A Veterinarian's Guide to Paid Leave vs. Unpaid Leave
When running your own veterinary practice, you may be so preoccupied with patients (i.e. pets) that you aren't exactly sure how to manage HR-related issues, like paid leave vs. unpaid leave.
Managing your own veterinary practice is a huge challenge, but to make things easier, we've put together this guide to help you understand the difference between paid leave and unpaid leave. To ensure you run your veterinary practice according to the law, you will need to ensure your HR game is on point. Luckily, we can help.
Different Types of Paid Leave
Paid leave can include many types of leave. Here is a closer look at different types of paid leave and the requirements of the employer in each case:
If your veterinary clinic is open on holidays, you may have to pay your employees premium pay on top of their regular pay, instead of providing paid leave. Either way, the employee must be adequately compensated as per the laws in your state.
Vacation days are accumulated with seniority should your practice offer a vacation policy. However, you are not required to offer a vacation policy by federal law. If you choose to, it can help with employee retention.
On the federal level, there aren't really any laws that require employers to pay sick leave, but many cities and states have their own laws regarding this. In many cases, employers are required to compensate employees for sick leave. This can include a number of sick days throughout the year or an extended period of time for a short-term illness. Before refusing or providing sick leave pay, you will need to look into the rules and regulations in your state to ensure you are following the required protocol. Your veterinary practice could face legal consequences if you do not follow the correct protocol.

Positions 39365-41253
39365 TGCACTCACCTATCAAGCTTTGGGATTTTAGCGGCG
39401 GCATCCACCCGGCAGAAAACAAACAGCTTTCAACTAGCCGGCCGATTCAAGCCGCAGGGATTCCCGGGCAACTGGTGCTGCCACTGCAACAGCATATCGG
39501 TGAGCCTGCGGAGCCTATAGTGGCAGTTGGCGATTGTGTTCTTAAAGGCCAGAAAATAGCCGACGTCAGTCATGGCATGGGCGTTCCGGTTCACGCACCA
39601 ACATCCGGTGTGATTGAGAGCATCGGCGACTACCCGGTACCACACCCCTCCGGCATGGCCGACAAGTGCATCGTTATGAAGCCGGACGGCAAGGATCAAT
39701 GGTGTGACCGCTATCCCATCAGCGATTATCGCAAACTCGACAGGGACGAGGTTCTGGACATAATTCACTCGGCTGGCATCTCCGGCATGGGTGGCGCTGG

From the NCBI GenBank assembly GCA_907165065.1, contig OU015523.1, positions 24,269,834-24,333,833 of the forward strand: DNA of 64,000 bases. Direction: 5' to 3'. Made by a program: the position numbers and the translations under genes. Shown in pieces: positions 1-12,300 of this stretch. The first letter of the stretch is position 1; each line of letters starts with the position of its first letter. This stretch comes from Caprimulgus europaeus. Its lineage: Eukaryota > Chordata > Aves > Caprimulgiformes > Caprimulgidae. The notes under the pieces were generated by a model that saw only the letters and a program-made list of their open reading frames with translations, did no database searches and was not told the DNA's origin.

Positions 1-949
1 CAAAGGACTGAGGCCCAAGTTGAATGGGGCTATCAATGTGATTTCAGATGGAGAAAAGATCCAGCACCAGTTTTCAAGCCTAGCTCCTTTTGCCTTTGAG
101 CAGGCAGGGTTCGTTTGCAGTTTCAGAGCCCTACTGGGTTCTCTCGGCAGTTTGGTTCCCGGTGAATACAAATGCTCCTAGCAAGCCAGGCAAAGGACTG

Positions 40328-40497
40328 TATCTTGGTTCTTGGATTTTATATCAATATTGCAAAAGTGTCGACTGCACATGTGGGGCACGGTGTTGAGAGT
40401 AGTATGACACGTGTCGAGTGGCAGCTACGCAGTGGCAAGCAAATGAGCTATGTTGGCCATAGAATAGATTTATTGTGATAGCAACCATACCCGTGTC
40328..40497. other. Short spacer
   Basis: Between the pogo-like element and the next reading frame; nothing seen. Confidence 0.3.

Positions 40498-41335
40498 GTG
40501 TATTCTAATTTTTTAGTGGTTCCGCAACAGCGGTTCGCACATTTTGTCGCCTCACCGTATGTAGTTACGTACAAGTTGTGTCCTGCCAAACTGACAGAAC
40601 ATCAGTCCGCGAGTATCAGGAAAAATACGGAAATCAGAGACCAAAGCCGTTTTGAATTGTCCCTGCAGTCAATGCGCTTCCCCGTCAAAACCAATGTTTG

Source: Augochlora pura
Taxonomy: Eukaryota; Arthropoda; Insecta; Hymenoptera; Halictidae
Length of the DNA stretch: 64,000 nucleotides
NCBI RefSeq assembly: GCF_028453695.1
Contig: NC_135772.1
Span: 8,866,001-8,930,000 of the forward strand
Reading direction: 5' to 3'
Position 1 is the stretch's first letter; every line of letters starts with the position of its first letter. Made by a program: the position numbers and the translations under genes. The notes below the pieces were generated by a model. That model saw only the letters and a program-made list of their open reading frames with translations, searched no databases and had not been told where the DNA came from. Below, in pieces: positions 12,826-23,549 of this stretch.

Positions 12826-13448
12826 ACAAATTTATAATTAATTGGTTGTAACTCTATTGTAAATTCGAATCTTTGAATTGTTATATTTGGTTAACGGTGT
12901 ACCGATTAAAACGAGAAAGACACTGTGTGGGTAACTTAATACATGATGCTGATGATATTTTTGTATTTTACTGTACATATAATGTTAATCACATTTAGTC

As a veterinary practice owner, you will not be responsible for paying out personal days to your employees. You may offer them if you choose to. This can actually be quite beneficial for employee retention. However, there are currently no federal laws in place that obligate you to pay any personal time off at all. Before accepting or refusing personal days for your employees, check with your HR consultant to ensure you are not at risk of wage violations.
Gray Areas in Paid Leave
Paid leave isn't always a clear-cut issue. There are some cases in which there is very little regulation, or the law is vague and doesn't take certain factors into consideration. While parental leave is a requirement in some states, it is not in others. Those employers that are not obligated to provide this benefit have the discretion to decide whether or not to provide parental benefits to their employees. This can help with employee retention and employee satisfaction in your veterinary clinic.
Certain areas of paid leave present themselves at the state level, not the federal level. For example, pregnancy leave is sometimes at your discretion and sometimes not. Different states have different rules about whether employees are required to receive pay in this case, or if they are simply allowed to retain their position and take unpaid leave instead. It is crucial to inform yourself beforehand, taking into account which federal laws apply to you and which state laws supersede them.